Editor’s note: Today we are featuring a guest blog post from Michael Rasmussen, the GRC Pundit & Analyst at GRC 20/20 Research, LLC.

Exponential growth and change in business strategy, risks, regulations, globalization, distributed operations, competitive velocity, technology, and business data encumbers organizations of all sizes. Gone are the years of simplicity in business operations.

Managing the complexity of business from a legal and privacy perspective, governing information that is pervasive throughout the organization, and keeping continuous business and legal change in sync is a significant challenge for boards, executives, as well as the legal professionals in the legal department. Organizations need an integrated strategy, process, information, and technology architecture to govern legal, meet legal commitments, and manage legal uncertainty and risk in a way that is efficient, effective, and agile and extends into the broader enterprise GRC architecture.

In my previous blog, Operationalizing GRC in Context of Legal & Privacy: The Last Mile of GRC, I began this discussion, and here I aim to expound on it further from a legal context.

Legal today is more than legal matters, actions, and contracts. Today’s legal organization has to respond to incident/breach reporting and notification laws in a timely and compliant manner, respond to Data Subject Access Requests (DSAR), harmonize and monitor retentions obligations, conduct eDiscovery, manage legal holds on data, and continuously monitor regulations and legislation and apply them to a business context.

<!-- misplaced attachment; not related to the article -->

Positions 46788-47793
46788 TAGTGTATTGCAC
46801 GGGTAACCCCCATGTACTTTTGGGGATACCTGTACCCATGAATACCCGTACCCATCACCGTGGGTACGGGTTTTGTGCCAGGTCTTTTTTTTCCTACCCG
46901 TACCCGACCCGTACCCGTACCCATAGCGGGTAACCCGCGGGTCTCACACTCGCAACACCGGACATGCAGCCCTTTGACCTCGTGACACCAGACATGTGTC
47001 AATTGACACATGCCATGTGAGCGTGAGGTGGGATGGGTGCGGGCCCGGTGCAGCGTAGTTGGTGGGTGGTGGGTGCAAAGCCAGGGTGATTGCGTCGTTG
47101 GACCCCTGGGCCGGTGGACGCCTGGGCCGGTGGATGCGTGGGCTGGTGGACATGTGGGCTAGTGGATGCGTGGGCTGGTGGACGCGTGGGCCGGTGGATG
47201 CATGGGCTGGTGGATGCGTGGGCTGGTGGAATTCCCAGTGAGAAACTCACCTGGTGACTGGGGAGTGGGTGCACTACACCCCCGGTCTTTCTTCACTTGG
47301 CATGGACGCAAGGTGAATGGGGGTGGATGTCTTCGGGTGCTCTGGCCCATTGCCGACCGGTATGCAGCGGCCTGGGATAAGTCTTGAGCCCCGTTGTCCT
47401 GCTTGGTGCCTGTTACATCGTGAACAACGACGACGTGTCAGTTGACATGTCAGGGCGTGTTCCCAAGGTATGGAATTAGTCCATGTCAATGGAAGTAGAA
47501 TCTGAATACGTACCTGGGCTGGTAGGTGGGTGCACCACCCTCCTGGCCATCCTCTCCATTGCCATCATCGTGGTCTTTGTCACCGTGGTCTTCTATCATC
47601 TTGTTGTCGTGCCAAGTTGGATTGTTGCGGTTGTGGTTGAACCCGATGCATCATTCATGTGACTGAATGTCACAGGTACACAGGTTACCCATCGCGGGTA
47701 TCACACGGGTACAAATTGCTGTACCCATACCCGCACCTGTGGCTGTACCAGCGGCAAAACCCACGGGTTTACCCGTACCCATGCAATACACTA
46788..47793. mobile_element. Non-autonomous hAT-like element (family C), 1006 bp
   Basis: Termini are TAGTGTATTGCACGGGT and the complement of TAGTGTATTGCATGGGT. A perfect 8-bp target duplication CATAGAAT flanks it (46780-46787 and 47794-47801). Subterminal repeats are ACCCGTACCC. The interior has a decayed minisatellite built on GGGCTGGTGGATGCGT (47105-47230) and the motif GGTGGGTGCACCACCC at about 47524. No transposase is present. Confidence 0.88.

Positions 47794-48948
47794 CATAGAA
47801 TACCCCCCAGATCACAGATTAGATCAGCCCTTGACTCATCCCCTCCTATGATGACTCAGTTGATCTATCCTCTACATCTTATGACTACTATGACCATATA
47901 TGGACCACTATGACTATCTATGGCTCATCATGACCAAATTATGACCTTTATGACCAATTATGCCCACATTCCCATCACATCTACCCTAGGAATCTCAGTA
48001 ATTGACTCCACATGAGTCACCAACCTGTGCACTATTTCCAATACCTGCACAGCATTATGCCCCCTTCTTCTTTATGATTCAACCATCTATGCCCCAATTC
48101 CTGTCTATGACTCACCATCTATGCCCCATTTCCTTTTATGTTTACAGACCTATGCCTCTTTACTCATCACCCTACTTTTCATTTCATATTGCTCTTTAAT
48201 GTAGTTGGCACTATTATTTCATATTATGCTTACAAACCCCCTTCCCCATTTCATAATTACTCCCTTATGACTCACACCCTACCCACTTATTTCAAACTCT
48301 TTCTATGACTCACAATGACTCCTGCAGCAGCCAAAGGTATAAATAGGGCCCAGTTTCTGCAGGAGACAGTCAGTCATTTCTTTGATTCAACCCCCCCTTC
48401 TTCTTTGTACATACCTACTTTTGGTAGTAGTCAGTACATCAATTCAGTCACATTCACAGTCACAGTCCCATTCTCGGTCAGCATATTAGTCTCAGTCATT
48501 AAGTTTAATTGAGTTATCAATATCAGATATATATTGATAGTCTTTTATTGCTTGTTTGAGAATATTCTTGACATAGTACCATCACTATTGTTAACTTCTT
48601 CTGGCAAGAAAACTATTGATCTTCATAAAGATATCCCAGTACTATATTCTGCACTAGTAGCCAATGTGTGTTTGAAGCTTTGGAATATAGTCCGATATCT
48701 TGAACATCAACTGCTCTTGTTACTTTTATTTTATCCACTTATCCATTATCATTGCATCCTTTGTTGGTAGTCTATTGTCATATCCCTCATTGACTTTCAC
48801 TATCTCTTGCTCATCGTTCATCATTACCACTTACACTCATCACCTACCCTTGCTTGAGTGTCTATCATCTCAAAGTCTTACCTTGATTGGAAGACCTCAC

In today’s global business environment, a broad spectrum of economic, political, social, legal, and regulatory changes are continually bombarding the organization. The organization continues to see exponential growth of regulatory requirements and legal obligations (often conflicting and overlapping) that must be met, which multiply as the organization expands global operations, products, and services. This requires an integrated approach to legal governance, risk management, and compliance (GRC) with a goal to reliably achieve objectives while addressing uncertainty and act with integrity.[1] This includes adherence to mandatory legal requirements and voluntary organizational values and the boundaries each organization establishes. The legal department, with responsibility for understanding matter management, issue identification, investigations, policy management, reporting and filing, legal risk, and the regulatory obligations faced by the organization, is a critical player in GRC (what is understood as Enterprise or Integrated GRC), as well as improving GRC within the legal function itself.